One of the restructuring measures sought by the governor at the end of the legislative session involved the merging of the South Carolina Department of Corrections with the Department of Probation, Pardon and Parole (PPP).
According the Sen. Mike Fair, chair of the Senate Corrections and Penology Committee “That idea, as envisioned by Judge Byars…is going to be the greatest step towards rehabilitation that South Carolina has ever taken.”
That is in part, says Fair, because of the success Byars had with a similar concept when he led the Department of Juvenile Justice. Fair says other states have been able to merge the two departments:
I’m talking about having under one roof (with) the entire Department of Corrections but it would be broken out into institutional corrections — and that would be men and women that are serving time behind the walls– and community corrections, an enhanced version of what three-P’s does now with the same people, but it would be expanded to be more people out in the communities.
This will bring ratios down for case workers, says Fair so that they can work closely with non-violent offenders who are sentenced to stay in their homes, work and undergo counseling and training.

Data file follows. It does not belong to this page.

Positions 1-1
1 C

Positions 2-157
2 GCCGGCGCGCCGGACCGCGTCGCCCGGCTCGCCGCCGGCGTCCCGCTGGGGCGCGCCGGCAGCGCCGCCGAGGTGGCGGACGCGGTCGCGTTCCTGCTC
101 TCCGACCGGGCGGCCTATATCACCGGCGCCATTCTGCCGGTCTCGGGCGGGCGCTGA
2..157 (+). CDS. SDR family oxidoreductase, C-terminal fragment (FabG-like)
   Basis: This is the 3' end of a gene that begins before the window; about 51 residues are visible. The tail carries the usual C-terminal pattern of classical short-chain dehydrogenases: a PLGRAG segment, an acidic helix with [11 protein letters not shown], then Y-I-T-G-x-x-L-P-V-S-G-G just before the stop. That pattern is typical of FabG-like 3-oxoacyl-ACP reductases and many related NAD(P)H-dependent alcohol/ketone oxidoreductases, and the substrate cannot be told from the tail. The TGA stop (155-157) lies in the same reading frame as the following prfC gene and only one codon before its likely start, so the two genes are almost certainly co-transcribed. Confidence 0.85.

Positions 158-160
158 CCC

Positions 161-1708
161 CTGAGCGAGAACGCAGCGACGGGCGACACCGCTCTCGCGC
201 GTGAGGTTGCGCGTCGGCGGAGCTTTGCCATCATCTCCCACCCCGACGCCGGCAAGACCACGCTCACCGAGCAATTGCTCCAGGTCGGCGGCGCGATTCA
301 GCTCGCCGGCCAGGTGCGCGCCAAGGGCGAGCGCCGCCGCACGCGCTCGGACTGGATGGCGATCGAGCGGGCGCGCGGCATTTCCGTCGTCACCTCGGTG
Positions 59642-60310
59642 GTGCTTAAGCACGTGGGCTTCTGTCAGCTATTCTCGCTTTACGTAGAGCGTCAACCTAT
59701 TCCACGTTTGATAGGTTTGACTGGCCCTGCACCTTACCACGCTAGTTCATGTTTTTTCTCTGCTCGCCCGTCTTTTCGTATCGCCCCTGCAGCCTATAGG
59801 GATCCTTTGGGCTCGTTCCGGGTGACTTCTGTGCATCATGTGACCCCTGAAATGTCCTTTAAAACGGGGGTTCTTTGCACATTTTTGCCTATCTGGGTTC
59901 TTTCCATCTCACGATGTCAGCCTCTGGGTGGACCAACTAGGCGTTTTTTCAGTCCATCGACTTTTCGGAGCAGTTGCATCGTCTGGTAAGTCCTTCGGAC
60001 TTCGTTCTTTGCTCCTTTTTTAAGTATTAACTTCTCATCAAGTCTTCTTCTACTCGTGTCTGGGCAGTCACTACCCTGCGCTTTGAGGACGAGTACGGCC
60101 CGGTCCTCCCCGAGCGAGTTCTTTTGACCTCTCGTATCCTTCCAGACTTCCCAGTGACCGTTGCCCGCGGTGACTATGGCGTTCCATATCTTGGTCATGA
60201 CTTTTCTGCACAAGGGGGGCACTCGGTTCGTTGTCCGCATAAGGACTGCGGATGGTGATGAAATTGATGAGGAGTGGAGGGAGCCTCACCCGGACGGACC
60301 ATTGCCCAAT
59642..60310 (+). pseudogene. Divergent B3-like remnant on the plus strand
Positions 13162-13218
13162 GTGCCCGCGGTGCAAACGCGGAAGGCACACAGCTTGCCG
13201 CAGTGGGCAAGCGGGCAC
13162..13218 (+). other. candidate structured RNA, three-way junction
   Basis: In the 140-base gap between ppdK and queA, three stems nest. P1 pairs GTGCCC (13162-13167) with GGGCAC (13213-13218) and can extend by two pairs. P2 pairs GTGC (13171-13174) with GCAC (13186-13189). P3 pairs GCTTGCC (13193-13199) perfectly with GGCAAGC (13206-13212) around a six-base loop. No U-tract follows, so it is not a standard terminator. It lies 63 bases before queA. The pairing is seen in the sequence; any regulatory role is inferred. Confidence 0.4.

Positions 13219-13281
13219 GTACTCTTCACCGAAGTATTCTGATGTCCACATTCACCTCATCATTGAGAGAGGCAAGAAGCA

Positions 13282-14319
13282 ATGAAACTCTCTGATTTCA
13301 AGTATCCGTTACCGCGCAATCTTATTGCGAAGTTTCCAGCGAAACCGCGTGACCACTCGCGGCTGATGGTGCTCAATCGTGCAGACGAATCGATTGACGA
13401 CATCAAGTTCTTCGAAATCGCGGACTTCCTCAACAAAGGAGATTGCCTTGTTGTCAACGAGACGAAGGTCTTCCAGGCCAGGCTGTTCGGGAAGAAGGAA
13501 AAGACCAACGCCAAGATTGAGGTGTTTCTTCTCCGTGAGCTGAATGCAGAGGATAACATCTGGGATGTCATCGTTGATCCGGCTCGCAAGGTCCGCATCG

The chances for rehabilitation are enhanced exponentially,” says Fair.
Gov. Haley is hoping that the chances for saving money will increase exponentially as well. This plan was one of four she called the Legislature back in to consider after the regular session ended. The SC Supreme Court kept that from happening and the Senate got to none of the restructuring bills in the Sine Die extended session.
The merger did not make it to floor debate by the end of the session, though, which prompted the governor to add it to her list of measures to get passed.
“But we have run into some snags,” Fair says, “but it gives us more time to hammer out a more refined program.”
The “snags” in the planning, he says, were:
“Misunderstandings I think. One of the things that was going on in the midst of everything was that we have a new governor, putting her people in,” he explains. Changeovers meant that people in higher levels of leadership have to get used to the idea of working as one agency.
I don’t believe Ms.Thomas (Kela Thomas, new director of PPP), is all the way there on consolidation. But what I am pretty sure is, is the governor is all the way there, so I am confident that we are going to have our institutional corrections and our community corrections. And I would suspect that it would be the same personnel in leadership positions in each and every place.
Judge William Byers suffered a stroke last week, but is recovering and expected to return to his post.